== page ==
Category Archives: Israel

Hamas, Qatar, Turkey And A Turkey Named Kerry

Critique, History, Israel, Israeli-Palestinian Conflict, Middle East

The one “regional coalition” in the current conflict in the Middle East is said to consist of Benjamin Netanyahu, Saudi King Abdullah, Egyptian President Abdel-Fatteh El-Sisi, the UAE ruler Sheikh Mohammed Bin Rashid Al Maktoum, and … the Palestinian Authority’s Mahmoud Abbas. The other, rival coalition is purported to be the “Save Hamas Squad.” It comprises “US Secretary of State John Kerry, UN Secretary General Ban Ki-moon, “a brace of European ministers,” as well as Qatar and Turkey.

An interesting and certainly analytical glimpse of the dynamic forces at play in the current Middle-Eastern conflict is offered by DEBKAfile (and, naturally, not by the American press). Read it.

America thinks that it must and can be a decisive force for good in the Middle East. However, the region’s players march to their own drumbeat. In Empires of the Sand: The Struggle for Mastery in the Middle East 1789-1923, Efraim and Inari Karsh marshal prodigious scholarship to show that, “Twentieth-century Middle Eastern history is essentially the culmination of long-standing indigenous trends, passions, and patterns of behavior rather than an externally imposed dictate.” The trend continues.

And then there are the victims of the power players.


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Rabbinical Hypocrisy: Rabbi Is Liberal In America; Conservative In Israel

America, Israel, Judaism & Jews, Left-Liberalism

“We will do what we must to protect our people. We have that right,” puffs Rabbi Menachem Creditor, writing at the HuffPost. Is the rabbi an Israeli, living in the thick of terrorism? Of course, not. He is a cloistered American liberal. The rabbi embodies everything I’ve come to despise in America’s mostly liberal Jewry, by which I mean this:

American Jews tend to stake out left-liberal positions with respect to the concerns of their fellow Americans, but are rightist on matters Israel. For America, leftist Jews advocate a multicultural, immigration free-for-all, pluralist pottage. At the same time for Israel, most Jews claim the right to retain a creedal and cultural distinctiveness and a Jewish majority. Israel, but not the US, should be allowed to control immigration and guard its borders.

Ask any left-liberal American Jew if he supports a “Right of Return” to Israel proper for every self-styled Palestinian refugee, and he’ll recoil: “Are you mad? Never. That’s a euphemism for Israel’s demise.” The very thing he opposes for Israel, the leftist Jew is inclined to champion for America: a global right of return to the US for the citizens of the world. When it comes to “returning” to America only (but not Israel), humankind is said to possess a positive, manufactured right to venture wherever, whenever. (This view is common among American liberals of all religious persuasions.) [From "The Titan is Tired"]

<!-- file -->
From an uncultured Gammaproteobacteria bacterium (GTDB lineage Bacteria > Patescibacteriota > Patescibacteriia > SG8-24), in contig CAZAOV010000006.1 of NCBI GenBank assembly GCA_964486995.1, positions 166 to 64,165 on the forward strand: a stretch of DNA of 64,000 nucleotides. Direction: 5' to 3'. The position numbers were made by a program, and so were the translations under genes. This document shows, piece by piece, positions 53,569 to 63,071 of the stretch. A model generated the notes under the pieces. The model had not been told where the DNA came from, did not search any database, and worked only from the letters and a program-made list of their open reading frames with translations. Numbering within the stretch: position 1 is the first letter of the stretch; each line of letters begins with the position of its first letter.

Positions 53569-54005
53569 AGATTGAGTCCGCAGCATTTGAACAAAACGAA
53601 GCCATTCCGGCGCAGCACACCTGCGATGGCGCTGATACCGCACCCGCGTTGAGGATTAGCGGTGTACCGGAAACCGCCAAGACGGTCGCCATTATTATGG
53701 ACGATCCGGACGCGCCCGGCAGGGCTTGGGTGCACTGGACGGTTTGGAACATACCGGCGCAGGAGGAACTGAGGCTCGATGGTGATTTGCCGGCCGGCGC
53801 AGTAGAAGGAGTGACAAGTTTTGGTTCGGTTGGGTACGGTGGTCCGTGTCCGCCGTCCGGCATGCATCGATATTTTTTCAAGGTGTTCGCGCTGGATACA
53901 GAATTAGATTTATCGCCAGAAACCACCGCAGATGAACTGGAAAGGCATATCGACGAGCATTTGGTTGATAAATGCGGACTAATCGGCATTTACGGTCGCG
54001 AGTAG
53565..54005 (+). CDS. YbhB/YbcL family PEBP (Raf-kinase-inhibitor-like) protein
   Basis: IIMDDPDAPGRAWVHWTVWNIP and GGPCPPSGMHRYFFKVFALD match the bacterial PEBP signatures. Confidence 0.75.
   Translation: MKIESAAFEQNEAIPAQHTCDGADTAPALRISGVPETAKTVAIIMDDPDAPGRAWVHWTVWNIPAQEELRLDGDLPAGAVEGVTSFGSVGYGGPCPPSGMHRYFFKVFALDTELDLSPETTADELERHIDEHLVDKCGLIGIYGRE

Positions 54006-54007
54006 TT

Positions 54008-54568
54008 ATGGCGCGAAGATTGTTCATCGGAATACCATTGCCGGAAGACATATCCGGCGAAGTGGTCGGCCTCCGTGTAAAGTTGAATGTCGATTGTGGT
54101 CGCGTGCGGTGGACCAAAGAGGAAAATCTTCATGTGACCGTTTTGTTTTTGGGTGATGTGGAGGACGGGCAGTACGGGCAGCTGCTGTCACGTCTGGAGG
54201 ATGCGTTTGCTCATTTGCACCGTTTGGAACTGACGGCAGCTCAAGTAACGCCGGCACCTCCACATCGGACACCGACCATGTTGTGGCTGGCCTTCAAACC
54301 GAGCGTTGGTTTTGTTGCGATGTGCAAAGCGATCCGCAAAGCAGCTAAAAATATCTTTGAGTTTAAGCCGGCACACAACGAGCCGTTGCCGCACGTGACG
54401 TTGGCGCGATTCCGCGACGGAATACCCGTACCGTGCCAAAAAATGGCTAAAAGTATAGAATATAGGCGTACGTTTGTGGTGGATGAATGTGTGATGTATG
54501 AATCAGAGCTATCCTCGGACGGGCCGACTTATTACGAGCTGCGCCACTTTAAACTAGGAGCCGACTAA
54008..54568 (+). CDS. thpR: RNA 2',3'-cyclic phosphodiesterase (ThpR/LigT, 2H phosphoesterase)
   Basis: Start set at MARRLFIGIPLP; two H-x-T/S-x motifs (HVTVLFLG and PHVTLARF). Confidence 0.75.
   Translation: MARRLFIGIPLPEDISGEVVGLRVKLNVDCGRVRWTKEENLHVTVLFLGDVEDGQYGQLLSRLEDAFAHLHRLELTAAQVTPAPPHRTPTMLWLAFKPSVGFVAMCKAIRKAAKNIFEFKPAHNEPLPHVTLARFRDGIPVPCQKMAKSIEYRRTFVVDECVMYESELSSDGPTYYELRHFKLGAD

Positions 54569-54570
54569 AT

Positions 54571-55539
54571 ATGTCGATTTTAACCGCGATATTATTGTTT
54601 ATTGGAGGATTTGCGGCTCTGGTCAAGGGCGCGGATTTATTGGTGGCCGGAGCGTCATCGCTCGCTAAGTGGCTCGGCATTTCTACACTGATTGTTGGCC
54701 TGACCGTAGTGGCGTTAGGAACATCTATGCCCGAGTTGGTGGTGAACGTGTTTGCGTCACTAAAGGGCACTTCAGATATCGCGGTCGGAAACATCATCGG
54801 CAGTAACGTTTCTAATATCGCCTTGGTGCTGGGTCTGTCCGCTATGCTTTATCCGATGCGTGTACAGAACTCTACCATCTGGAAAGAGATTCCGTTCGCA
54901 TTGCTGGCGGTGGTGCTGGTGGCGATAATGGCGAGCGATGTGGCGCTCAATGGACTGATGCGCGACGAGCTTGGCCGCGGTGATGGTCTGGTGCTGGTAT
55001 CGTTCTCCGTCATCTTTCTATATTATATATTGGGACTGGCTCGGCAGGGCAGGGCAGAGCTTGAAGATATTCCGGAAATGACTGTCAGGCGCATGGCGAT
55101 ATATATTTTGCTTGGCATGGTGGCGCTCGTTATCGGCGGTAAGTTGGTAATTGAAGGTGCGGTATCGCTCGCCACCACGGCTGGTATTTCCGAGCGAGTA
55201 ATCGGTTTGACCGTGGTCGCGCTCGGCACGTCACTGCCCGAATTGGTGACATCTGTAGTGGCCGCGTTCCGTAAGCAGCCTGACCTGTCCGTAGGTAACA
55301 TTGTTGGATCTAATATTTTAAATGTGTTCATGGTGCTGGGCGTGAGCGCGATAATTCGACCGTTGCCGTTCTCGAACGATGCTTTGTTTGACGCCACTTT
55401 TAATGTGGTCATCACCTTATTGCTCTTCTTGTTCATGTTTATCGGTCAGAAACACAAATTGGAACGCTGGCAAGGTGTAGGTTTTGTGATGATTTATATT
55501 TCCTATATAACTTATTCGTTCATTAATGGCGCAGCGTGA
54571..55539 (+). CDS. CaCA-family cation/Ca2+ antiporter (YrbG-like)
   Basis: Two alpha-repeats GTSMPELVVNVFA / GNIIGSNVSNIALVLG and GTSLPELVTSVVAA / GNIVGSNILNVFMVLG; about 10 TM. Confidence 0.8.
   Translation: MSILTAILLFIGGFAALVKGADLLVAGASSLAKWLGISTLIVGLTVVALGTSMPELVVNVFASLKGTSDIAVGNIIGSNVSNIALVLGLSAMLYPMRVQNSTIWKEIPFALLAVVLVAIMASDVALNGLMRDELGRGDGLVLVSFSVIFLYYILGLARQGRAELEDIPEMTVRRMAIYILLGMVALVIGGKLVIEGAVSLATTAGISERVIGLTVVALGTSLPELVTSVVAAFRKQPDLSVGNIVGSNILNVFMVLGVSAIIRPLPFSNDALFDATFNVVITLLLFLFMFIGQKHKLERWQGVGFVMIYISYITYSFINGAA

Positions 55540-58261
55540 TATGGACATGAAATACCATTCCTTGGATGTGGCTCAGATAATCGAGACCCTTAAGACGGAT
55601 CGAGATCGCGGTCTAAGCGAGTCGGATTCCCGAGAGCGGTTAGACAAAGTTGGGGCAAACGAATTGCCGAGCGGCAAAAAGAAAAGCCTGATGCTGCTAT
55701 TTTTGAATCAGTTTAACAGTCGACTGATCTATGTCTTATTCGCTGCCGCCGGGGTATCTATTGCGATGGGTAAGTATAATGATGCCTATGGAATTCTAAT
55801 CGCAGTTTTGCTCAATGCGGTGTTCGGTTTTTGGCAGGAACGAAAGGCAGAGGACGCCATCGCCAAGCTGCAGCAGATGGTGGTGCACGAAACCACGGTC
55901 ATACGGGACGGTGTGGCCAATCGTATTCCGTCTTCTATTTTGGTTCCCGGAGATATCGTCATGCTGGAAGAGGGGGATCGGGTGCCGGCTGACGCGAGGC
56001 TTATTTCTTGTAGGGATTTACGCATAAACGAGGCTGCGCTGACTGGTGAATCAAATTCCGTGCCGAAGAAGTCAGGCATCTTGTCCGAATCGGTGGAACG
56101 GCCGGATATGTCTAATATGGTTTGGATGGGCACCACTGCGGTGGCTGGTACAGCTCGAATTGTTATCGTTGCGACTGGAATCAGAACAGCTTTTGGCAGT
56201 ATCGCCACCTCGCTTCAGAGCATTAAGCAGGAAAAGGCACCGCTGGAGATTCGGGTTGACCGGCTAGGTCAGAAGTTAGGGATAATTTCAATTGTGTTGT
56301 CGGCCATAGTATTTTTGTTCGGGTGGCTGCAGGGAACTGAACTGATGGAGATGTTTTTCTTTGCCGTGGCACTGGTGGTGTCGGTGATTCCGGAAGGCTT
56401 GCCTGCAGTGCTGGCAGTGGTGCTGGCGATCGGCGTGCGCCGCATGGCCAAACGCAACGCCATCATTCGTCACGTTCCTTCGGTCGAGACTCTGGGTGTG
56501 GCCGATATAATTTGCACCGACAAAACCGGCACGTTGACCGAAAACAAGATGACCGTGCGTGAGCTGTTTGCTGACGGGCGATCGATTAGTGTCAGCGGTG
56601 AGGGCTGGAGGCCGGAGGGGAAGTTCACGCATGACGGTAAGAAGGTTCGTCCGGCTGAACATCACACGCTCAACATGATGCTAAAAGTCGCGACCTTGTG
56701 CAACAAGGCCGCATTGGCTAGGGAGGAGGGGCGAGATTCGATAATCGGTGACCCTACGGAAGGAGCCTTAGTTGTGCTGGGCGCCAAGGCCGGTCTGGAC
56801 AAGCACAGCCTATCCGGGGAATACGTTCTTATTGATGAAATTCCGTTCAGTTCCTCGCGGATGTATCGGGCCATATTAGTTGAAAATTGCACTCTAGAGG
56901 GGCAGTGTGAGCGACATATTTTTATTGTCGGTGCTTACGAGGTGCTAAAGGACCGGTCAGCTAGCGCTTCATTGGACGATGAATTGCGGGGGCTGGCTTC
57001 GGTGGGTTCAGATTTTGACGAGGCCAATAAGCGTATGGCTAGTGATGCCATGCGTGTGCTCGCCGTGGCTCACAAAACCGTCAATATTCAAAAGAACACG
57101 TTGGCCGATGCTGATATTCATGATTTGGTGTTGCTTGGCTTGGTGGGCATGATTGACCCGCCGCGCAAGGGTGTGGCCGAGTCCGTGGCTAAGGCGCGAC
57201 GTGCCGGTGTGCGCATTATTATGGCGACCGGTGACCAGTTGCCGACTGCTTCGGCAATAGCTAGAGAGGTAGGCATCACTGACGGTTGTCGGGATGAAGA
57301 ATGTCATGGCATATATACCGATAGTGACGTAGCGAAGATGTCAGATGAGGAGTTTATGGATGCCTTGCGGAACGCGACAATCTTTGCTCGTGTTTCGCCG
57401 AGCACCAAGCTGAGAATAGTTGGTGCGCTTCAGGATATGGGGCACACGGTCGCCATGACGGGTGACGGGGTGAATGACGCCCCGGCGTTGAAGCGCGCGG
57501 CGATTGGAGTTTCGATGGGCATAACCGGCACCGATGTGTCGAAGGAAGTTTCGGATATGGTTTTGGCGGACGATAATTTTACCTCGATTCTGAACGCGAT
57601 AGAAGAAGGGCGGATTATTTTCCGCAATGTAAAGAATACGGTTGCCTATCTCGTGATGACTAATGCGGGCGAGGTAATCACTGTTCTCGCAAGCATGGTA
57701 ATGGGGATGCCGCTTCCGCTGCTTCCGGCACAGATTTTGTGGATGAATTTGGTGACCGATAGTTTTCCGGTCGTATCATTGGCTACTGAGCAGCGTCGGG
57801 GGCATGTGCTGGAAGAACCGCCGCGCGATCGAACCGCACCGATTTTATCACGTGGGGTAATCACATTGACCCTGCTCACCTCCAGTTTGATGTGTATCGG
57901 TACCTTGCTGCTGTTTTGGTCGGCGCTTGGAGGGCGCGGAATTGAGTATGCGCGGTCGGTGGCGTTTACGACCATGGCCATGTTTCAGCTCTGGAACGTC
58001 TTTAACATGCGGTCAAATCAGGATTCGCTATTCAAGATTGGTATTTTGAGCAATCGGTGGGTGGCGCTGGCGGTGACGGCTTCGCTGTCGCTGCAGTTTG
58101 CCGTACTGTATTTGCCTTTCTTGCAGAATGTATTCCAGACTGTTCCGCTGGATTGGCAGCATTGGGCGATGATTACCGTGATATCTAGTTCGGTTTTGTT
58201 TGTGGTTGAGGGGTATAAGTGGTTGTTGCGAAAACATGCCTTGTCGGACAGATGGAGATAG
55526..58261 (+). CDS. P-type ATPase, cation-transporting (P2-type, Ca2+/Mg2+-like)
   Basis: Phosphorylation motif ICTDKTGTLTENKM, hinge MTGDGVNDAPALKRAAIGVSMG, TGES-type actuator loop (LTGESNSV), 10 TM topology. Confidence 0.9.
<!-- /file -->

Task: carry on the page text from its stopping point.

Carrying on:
Without the remotest awareness of the logical and moral contradiction his position presents—rightist political prescriptions for Israel, but leftist prescriptions for the American people—Rabbi Creditor proclaims proudly that he is “a progressive American rabbi who leans left pretty hard,” and who believes “immigrants [are] treated like chattel by the US.”

I’ve been engaged, as a US faith leader, in work to reform gun laws, extend LGBT rights around the world, grant refuge to illegal immigrants, protect women’s reproductive choice, and more. Paint me blue.
So, when it comes to Israel, many of those with whom I engage in social reform expect me to react to Israel’s military actions in Gaza with scorn and criticism. To be fair, there are times when I do. …

… So I’m a progressive US faith leader. I’m a Zionist in Berkeley, CA. I’m a Jew in the world, worried for my family. So here is my response to those criticizing Israel this week. …”

More.


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An Open Border Is Open Season On Private Property, Persons Included

IMMIGRATION, Israel, libertarianism, Private Property, Terrorism

This is “scary stuff,” writes BAB contributor Myron Pauli. “I wonder what the Open-Borders crowd thinks about this ‘right’ to travel into Israel to kill and kidnap people.”

Myron was referring to the WaPo’s “How Hamas uses its tunnels to kill and capture Israeli soldiers”:

It was a Monday in October 2013 when residents of a kibbutz called Ein Hashlosha just east of the Gaza border heard strange sounds.

It may have been difficult to pinpoint the source. The sounds weren’t coming from above ground — but beneath it. The Israel Defense Forces (IDF) soon discovered that the sounds signaled an “extremely advanced and well prepared” tunnel.

Not only was the burrow remarkable in depth and length — 1.5 miles long and 66 feet underground — it was equipped with electricity and contained enough cookies, yogurt and other provisions to last its occupants several months. Israeli forces estimated that Hamas had dumped $10 million and 800 tons of concrete into the two-year project.

Such “terror tunnels,” the Israeli military said in a statement Friday, are “complex and advanced.” And their use, Israel said, is “to carry out attacks such as abductions of Israeli civilians and soldiers alike; infiltrations into Israeli communities, mass murders and hostage-taking scenarios.”

An open border is open season on private property, persons included, Myron. Libertarians, it would appear, are too flaccid to deal with this reality, other than to say, “Under anarchy the issue would be sorted out.” That’s a synonym for intellectual cop-out.


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Palestinian Civilians Props In Public Relation’s War

Israel, Israeli-Palestinian Conflict, Middle East

As I pointed out on November 23, 2012, “Hamas hides among unwitting civilians, who have no way of controlling its activities. This fact does not give Israel the right to kill innocent non-combatants, not even unintentionally. Besides, murder is not ‘unintentional’ when you know it is inevitable.”